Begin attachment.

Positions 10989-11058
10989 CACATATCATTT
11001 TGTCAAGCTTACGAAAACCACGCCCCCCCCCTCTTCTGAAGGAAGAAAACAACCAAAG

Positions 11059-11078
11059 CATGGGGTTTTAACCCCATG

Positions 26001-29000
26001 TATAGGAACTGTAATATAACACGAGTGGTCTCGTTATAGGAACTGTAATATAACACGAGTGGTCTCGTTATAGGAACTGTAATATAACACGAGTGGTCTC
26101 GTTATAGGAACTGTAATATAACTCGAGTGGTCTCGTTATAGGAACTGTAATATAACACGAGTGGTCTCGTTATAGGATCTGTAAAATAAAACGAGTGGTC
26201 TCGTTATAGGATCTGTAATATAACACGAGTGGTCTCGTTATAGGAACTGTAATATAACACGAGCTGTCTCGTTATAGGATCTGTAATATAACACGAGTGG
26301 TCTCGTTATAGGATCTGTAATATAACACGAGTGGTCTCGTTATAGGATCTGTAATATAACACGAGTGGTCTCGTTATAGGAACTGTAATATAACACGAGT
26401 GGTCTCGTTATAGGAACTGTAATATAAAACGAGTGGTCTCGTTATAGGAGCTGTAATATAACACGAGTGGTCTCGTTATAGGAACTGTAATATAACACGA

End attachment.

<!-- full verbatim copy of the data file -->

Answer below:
Positions 10989-11058
10989 CACATATCATTT
11001 TGTCAAGCTTACGAAAACCACGCCCCCCCCCTCTTCTGAAGGAAGAAAACAACCAAAG

Positions 11059-11078
11059 CATGGGGTTTTAACCCCATG

Positions 26001-29000
26001 TATAGGAACTGTAATATAACACGAGTGGTCTCGTTATAGGAACTGTAATATAACACGAGTGGTCTCGTTATAGGAACTGTAATATAACACGAGTGGTCTC
26101 GTTATAGGAACTGTAATATAACTCGAGTGGTCTCGTTATAGGAACTGTAATATAACACGAGTGGTCTCGTTATAGGATCTGTAAAATAAAACGAGTGGTC
26201 TCGTTATAGGATCTGTAATATAACACGAGTGGTCTCGTTATAGGAACTGTAATATAACACGAGCTGTCTCGTTATAGGATCTGTAATATAACACGAGTGG
26301 TCTCGTTATAGGATCTGTAATATAACACGAGTGGTCTCGTTATAGGATCTGTAATATAACACGAGTGGTCTCGTTATAGGAACTGTAATATAACACGAGT
26401 GGTCTCGTTATAGGAACTGTAATATAAAACGAGTGGTCTCGTTATAGGAGCTGTAATATAACACGAGTGGTCTCGTTATAGGAACTGTAATATAACACGA